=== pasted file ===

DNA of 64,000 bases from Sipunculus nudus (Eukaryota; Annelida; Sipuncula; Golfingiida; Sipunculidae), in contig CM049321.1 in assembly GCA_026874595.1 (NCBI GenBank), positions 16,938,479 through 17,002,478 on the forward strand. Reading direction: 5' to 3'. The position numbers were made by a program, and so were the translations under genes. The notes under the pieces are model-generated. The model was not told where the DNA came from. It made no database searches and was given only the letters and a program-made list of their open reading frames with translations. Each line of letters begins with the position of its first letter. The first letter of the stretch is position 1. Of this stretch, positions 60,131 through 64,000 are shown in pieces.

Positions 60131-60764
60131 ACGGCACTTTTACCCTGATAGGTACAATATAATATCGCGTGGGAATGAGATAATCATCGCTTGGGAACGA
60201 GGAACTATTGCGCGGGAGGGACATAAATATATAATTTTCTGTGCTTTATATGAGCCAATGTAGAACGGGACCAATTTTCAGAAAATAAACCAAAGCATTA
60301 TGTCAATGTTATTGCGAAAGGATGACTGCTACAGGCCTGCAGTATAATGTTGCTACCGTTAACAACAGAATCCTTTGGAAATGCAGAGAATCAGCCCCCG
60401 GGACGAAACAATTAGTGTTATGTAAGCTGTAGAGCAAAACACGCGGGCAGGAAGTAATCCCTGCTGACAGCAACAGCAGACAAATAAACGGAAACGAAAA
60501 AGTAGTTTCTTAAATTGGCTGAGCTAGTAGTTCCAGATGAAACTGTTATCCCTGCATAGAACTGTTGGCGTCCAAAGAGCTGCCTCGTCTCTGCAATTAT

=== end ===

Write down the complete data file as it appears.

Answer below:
DNA of 64,000 bases from Sipunculus nudus (Eukaryota; Annelida; Sipuncula; Golfingiida; Sipunculidae), in contig CM049321.1 in assembly GCA_026874595.1 (NCBI GenBank), positions 16,938,479 through 17,002,478 on the forward strand. Reading direction: 5' to 3'. The position numbers were made by a program, and so were the translations under genes. The notes under the pieces are model-generated. The model was not told where the DNA came from. It made no database searches and was given only the letters and a program-made list of their open reading frames with translations. Each line of letters begins with the position of its first letter. The first letter of the stretch is position 1. Of this stretch, positions 60,131 through 64,000 are shown in pieces.

Positions 60131-60764
60131 ACGGCACTTTTACCCTGATAGGTACAATATAATATCGCGTGGGAATGAGATAATCATCGCTTGGGAACGA
60201 GGAACTATTGCGCGGGAGGGACATAAATATATAATTTTCTGTGCTTTATATGAGCCAATGTAGAACGGGACCAATTTTCAGAAAATAAACCAAAGCATTA
60301 TGTCAATGTTATTGCGAAAGGATGACTGCTACAGGCCTGCAGTATAATGTTGCTACCGTTAACAACAGAATCCTTTGGAAATGCAGAGAATCAGCCCCCG
60401 GGACGAAACAATTAGTGTTATGTAAGCTGTAGAGCAAAACACGCGGGCAGGAAGTAATCCCTGCTGACAGCAACAGCAGACAAATAAACGGAAACGAAAA
60501 AGTAGTTTCTTAAATTGGCTGAGCTAGTAGTTCCAGATGAAACTGTTATCCCTGCATAGAACTGTTGGCGTCCAAAGAGCTGCCTCGTCTCTGCAATTAT